I am El Asesino Terrible.
Americans generally view
lucha libre as they do rugby: that "other sport from that place over there which looks like our sport but is hardly as good of course". People who grew up with the WCW/WWF/WWE have probably only seen lucha libre while flipping through TV channels and catching Telemundo out of the corner of their eye, and quickly came to the conclusion that lucha libre is some frantically weird copycat. With the low production values and the blisteringly fast Mexican announcer, it looks like a local cable show. So it may seem a surprise that Konami has announced AAA Lucha Libre: Héroes del Ring
(that’s not the car service, but Asistencia Asesoría y Administración) at their latest Konami Gamers Night.
But the popularity of lucha libre is on the rise, especially in Japan who has a love affair with masked luchadors in their video games: King from Tekken
, Tizoc from Fatal Fury
, El Blaze from Virtua Fighter
, El Fuerte from Street Fighter
, and Suda51’s self-professed fascination of the sport with luchador mask collectibles in No More Heroes
and MASK de Smith in Killer 7
. But this doesn’t mean that Americans are completely aloof, with the success Rey Mysterio Jr. and Eddie Guerrero in the WWE and Jack Black in Nacho Libre
, who is based off a real-life legendary Mexican priest named Fray Tormenta who became a
luchador to fund an orphanage for 23 years. (He still preaches with his mask on; how awesome is that?!)
Any fan of pro wrestling can follow lucha libre easily, since it’s still about grappling and brawling in a roped ring until the 3-count pinfall. Nonetheless, the differences are numerous and culturally significant, beyond the simple, nearly festive visual change
of a hexagonal ring, blue ropes, yellow turnbuckles, and grandiose masks.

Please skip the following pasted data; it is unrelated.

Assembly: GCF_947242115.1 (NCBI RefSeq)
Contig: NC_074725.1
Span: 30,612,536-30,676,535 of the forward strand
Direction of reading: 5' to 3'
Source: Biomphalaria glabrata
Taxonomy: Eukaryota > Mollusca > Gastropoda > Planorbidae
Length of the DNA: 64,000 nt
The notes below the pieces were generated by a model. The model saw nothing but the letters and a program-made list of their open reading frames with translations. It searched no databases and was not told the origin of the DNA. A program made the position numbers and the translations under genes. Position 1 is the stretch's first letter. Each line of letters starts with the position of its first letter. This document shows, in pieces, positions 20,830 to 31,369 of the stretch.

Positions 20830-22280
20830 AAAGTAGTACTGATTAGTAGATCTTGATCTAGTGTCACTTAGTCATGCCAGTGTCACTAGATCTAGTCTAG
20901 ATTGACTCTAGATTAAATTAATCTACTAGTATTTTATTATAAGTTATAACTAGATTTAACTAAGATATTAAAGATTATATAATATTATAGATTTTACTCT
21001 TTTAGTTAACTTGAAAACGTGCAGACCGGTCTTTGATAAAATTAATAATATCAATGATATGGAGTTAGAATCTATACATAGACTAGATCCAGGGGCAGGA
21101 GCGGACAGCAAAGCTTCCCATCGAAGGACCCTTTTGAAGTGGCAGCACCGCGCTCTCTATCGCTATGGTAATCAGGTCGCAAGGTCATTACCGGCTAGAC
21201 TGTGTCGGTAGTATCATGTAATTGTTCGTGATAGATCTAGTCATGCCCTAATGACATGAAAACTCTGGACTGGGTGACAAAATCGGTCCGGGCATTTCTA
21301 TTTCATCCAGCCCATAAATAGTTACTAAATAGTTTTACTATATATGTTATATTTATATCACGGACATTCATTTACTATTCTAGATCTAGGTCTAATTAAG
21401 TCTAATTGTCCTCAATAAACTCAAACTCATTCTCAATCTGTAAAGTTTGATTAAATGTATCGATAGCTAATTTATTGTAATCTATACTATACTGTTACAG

Not only do the masks allude to Mexican and Aztec mythical symbols, but they also represent the luchador’s honor and identity, to the point that most won’t even take them off
unless it’s necessary. The removal of a mask can signify retirement, a death and rebirth, or the ultimate disgrace, in which luchadors bet their
cabelleras against each other in luchas de apuestas. It’s this honor-bound and practically “sacred” tradition that has no precise equivalent in America.
That alone should show just how authentic AAA Lucha Libre
needs to be for its core audience to accept it, a point which developers Immersion Software and Sabarasa Studios take care to note. Career mode should be filled with matches between classically trained
rudos, and as many
campeonatos as parejas increibles that pair técnicos and rudos in tag team matches.
Peso semicompletos should be given at least as much attention as
completos, since unlike in the WWE, they are the most popular weight class in lucha libre for their agility and high-flying stunts.
From the short demo build they showed, featuring a one-on-one match between La Parka and El Elegido, combat follows the model of the now-defunct Midway’s TNA iMPACT!
Apart from some button prompts for reversals and submission holds, it might make you imagine popping in a quarter at an arcade. Executing grapples, irish whips, clotheslines, ring in/outs, and basic strikes like front kicks and hand slaps only requires simple button presses, foregoing the complexity of WWE titles.
Its influence, however, can be felt: Each body part – torso, legs, head, and arms – has a health meter of its own, and building crowd favor to its highest four-star rating unlocks a luchador’s finishing move. One twist is that the strength of a move depends much on their crowd favor, so to build the meter, taunting is no longer an optional flourish.
By virtue of its extensive roster and Mexican and Colombian developers, AAA Lucha Libre: Héroes del Ring
looks to be the real deal. Even if it may not be able to translate the real impact of a luchas de apuestas match, for the sake of preserving the identity of the luchadors in real life. Look for it to whip into stores August 9th, 2010 on X360, PS3, Wii, PSP, and DS.